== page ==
SF July 9, 2010, 6:12 pm
  • The reporting is that the Mariners pulled out and the Yanks very much wanted to make the deal and now the Yanks are livid with the M’s. It seems as if Seattle preferred Smoak to Montero and were gunning for him the whole time.

    Nick-YF July 9, 2010, 6:26 pm
  • >The lesson of the Celtics, however, is that going for superstars is a viable way to a championship.
    Really, Nick? That’s the lesson you take from the Celtics? Maybe in 2008, but not at all in 2010.
    In the 2010 playoff run, which fell just four points and a slew of late foul calls short of another banner, just the opposite occurred. The Celtics ran the tougher gauntlet to the finals, through the Cavs and Magic, thanks to depth.
    On any given night, opponents who went in with what they thought was a sound gameplan found themselves stymied by the Celtics’ depth. If Pierce or Garnett had an off night or were shut down, Allen or Rondo stepped up. Even if all those four stumbled, suddenly Baby or Nate or Sheed put in a stunning performance. (Too bad Scalabrine was sidelined, because he probably would have made the list, too.)
    Thanks to that depth, the Celtics could suss out the opposition’s plan early on, and shift the weight of their own in another devastating direction.
    Meanwhile up until the very end and his foul/injury woes, no commentator seemed to notice how central he was to the Celts’ success. Perkins has a lead hand, but his steady presence on D kept Boston in it almost to the end. Just another example of the remarkable depth that team had.
    I doubt they’ll be able to go so far again with that crew, if only because even a slight drop-off due to age means a great deal in a league this competitive. But the 2010 Celts were a model of a distributed, deep, unselfish team approach.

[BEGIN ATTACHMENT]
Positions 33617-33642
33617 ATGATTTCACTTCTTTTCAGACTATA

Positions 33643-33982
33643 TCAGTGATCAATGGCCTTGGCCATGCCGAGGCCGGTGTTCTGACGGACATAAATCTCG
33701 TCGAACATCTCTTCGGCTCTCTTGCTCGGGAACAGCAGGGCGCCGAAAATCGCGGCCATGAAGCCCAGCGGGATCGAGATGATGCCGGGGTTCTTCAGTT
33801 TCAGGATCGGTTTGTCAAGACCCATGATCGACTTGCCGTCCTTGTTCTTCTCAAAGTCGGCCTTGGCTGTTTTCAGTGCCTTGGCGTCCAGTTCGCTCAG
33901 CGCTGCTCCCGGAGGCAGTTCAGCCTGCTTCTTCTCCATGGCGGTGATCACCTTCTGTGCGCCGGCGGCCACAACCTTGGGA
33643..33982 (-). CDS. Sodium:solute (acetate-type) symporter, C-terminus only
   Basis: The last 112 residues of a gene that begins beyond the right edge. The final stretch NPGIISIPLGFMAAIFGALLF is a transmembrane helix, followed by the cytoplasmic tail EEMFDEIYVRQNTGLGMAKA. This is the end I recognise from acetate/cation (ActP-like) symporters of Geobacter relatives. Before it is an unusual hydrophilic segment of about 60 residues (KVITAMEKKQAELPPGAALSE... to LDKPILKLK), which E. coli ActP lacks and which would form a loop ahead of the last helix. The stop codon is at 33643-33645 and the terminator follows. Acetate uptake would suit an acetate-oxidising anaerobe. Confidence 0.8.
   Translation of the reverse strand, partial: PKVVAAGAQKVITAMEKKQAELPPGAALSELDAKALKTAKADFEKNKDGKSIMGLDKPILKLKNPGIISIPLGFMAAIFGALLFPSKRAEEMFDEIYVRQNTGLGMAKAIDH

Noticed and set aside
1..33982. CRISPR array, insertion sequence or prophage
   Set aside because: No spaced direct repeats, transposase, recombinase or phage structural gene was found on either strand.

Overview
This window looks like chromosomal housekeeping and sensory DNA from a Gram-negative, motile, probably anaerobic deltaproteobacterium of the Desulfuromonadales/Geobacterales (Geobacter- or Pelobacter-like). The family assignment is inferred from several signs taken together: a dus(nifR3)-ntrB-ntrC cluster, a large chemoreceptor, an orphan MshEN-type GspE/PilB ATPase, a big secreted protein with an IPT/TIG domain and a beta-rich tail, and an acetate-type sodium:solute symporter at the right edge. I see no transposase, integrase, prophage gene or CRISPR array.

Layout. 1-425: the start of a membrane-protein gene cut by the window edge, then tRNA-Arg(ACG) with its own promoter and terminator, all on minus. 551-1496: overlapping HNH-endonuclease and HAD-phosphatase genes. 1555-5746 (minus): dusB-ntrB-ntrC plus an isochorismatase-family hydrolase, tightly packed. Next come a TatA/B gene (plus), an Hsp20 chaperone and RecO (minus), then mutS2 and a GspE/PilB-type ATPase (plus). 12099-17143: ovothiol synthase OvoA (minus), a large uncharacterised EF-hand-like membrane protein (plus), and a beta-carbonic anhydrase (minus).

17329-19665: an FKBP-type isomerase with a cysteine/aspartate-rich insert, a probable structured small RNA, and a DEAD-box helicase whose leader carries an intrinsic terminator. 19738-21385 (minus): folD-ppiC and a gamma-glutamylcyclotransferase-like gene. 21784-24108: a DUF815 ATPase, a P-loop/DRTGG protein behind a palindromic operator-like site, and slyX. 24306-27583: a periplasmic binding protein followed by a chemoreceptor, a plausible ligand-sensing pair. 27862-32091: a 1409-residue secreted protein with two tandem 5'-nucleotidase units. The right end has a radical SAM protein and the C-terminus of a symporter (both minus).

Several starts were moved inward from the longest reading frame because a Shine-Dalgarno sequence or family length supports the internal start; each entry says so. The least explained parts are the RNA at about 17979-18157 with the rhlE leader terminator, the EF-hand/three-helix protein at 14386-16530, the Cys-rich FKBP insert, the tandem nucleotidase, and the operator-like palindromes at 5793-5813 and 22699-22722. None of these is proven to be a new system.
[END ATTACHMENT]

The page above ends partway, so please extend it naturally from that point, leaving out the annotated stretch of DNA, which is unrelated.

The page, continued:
Hudson July 9, 2010, 6:42 pm
  • A question for SFs:
    With all the Sox money available this off-season, why shouldn’t the Sox pursue Lee? Imagine a rotation of:
    Lee
    Beckett
    Lester
    Buck
    Lackey
    Now that’s pitching and defense I could believe in. Seriously, they could afford to offer Lee a $25M AAV. Why won’t they?

    Rob YF July 9, 2010, 11:34 pm
  • I can’t help but think that the Yankee Gods intervened today. Like when the offer was available to trade Mo and Jorge for David Wells. Or when they almost let Bernie go for Albert Belle.
    Praise be to Jesus!
    (Why can’t the kid play RF if he has a powerful arm?)
    But seriously, let’s see the Sox sign Lee and Werth.

    Rob YF July 10, 2010, 12:07 am
  • SF, I can’t argue with your logic. I think the chances for regression for both Hughes and Pettitte are indeed high for the reasons you note – though Pettitte has traditionally been a second-half pitcher as has CC.
    And I would prefer to have Lee for Montero + change, even if the Mariners wanted that “change” to be slightly richer than what the Yanks initially offered.
    Having said that, I sort of see the difference in their rotation with and without lee as “a lock” vs. “extremely strong”, so I’m not feeling very concerned. Of course, if CC goes down, or Pettitte falls off a cliff, all yfs will certainly regret the one that got away.

    IronHorse (YF) July 10, 2010, 3:28 am
  • Lee getting mashed in Texas. O’s pitcher has a no-hitter through 5 though.

    Atheose - SF July 10, 2010, 9:48 pm